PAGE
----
By BETSY TAYLOR
Mercy Health is pursuing approvals for a $220 million medical center on its Mercy Campus in Muskegon, Mich. The project, estimated for completion in 2018 or 2019, would consolidate acute care services currently provided on three area campuses into one location, according to system leadership.
Mercy Health has three campuses within about 3 miles of each other in Muskegon: they're known as the Hackley Campus, the General Campus and the Mercy Campus. Under a proposal unveiled Feb. 19, the system wants to construct a nine-story inpatient tower and new emergency department on the southwest section of the Mercy Campus to accommodate all outpatient procedures, labor and delivery, pediatrics, surgery, medical/surgery admissions and emergency care. Most of the existing Mercy Campus will be rebuilt for diagnostics, inpatient rehabilitation and to accommodate universal care, a new model of acute care delivery.
Mercy Health Muskegon President Greg Loomis said the universal care model involves building rooms that can serve many different functions. These spaces won't necessarily be assigned for use by a particular department, instead they could be used to prepare patients for many types of procedures and for post-procedure recovery. Most procedures will still be done in dedicated spaces equipped to serve that function. But, "whenever possible, we are bringing services to the patient. The rooms are interchangeable, and we'll bring the equipment as needed for that service," Loomis said.
Mercy Health currently has 407 beds on the Mercy and Hackley campuses. Under the new plan, that will shift. The Mercy Campus is planning for a bed count of 264. The system plans 234 private rooms on the Mercy Campus after the construction. Thirty of those will be able to be configured to semi-private rooms, to accommodate the additional 30 beds when patient loads necessitate increased inpatient capacity. Hackley's emergency department will transition to provide urgent care, though system leadership cannot yet provide the exact timing for that change. At the Hackley Campus, where there are currently 121 medical/surgical beds and 27 beds for behavioral health, the behavioral health beds will remain as will the space for diagnostics, primary care and medical offices, but the inpatient medical/surgical service will be closed, Loomis explained.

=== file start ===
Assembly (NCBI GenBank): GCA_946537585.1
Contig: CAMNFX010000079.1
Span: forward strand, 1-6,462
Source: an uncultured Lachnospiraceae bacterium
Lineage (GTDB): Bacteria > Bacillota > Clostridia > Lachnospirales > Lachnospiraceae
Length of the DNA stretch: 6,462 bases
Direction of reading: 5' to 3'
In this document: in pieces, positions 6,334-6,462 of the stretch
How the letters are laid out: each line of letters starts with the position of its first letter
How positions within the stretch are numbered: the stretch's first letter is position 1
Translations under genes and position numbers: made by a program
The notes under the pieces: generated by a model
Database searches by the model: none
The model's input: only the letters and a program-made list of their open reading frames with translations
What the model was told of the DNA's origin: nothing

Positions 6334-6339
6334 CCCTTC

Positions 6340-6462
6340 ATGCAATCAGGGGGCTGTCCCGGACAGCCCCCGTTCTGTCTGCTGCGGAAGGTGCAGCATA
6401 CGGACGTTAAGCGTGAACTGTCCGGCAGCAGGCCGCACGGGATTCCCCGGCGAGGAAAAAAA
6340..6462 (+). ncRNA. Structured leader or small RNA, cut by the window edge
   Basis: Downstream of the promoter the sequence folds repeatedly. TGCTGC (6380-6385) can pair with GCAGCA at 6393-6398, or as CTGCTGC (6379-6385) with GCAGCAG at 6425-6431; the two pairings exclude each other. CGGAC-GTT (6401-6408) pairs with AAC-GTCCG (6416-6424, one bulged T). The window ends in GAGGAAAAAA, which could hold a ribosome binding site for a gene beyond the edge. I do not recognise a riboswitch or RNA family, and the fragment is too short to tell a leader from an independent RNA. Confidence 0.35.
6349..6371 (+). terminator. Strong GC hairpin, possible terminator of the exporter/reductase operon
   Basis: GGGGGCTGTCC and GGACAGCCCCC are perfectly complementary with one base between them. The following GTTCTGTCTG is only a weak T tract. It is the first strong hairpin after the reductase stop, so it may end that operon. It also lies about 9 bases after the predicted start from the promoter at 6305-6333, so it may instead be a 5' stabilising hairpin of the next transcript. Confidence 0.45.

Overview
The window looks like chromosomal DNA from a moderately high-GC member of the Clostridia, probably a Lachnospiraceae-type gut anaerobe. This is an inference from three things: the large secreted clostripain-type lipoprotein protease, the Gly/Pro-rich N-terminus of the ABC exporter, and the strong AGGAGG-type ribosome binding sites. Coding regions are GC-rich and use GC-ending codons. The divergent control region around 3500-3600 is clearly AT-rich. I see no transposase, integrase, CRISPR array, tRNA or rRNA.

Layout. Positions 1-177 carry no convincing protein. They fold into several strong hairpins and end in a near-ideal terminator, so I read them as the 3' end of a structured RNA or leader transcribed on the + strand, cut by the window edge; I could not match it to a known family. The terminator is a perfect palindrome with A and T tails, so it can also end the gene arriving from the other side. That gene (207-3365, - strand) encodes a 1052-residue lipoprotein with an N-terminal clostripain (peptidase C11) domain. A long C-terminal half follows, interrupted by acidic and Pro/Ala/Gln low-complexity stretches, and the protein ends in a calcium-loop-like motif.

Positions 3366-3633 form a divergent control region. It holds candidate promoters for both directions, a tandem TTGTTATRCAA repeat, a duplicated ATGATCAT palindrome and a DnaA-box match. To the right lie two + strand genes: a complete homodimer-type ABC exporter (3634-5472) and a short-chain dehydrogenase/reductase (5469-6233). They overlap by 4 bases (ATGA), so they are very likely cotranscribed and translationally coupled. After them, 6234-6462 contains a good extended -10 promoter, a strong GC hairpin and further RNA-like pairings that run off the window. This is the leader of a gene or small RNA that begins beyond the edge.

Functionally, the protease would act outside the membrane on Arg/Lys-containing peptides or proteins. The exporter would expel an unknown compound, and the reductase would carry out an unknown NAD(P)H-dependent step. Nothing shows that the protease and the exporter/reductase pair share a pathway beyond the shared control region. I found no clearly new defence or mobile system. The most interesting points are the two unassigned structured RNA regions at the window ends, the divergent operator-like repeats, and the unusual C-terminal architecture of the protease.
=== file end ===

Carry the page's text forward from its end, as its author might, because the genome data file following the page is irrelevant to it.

The General Campus currently provides laboratory services for the Mercy Campus, Hackley Campus and physician offices in the system. It also has urgent care and a sleep clinic. The General Campus will be vacated after the laboratory services are moved to the new Mercy Campus medical center. It hasn't been determined where the sleep clinic will be located. Mercy Health plans to open a new urgent care facility to serve that neighborhood's population.
Loomis said the planned construction and reconfiguring should allow Mercy Health to "right size" its hospital facilities for greater efficiency. He said inpatient admissions have been declining, while there's more demand for outpatient services, and space to provide them. There's also increased demand for single-occupancy rooms from patients; and semi-private rooms can become too cluttered, in part due to the computers and equipment used by doctors and nurses to provide care, he explained.
In the spring of 2013, Mercy Health proposed a $96.7 million plan for expansion and relocation of services in Muskegon. Loomis said at the time the thinking was that services could be moved to the Mercy Campus in two phases over several years. Over time, it became clear that wasn't the best approach. The system decided on a more transformative step, leadership said in a statement.
The system embarked on a planning process called True North. "We became aware that we could do so much more if we don't just consider this a building program, but a way to change the way we think about how we do the work in those buildings," Loomis said. In September and December of 2013, two groups of about 150 Mercy Health colleagues from different departments gathered at meetings facilitated by architects, efficiency consultants and the system's "process excellence" team. Staff talked about their work spaces, and how design could support patient-centered care and help them to do their jobs more efficiently.
The project, including the specifics of the business plan for funding, is still in the planning phase. It would require approvals from the local board of trustees and Michigan's certificate of need commission. Mercy Health is part of Livonia, Mich.-based CHE Trinity Health, so approval from the CHE Trinity board is also needed, Loomis said.
Loomis said the consolidation of services includes a desire to be more efficient in staffing, but added with the ongoing shift from acute to ambulatory care, he does not yet know where jobs might be taken away or added.
Mercy Health serves West Michigan and the lakeshore with five hospital campuses, more than 1,300 medical staff physicians, more than 800 hospital beds, as well as providing hospice, home health and long-term care.
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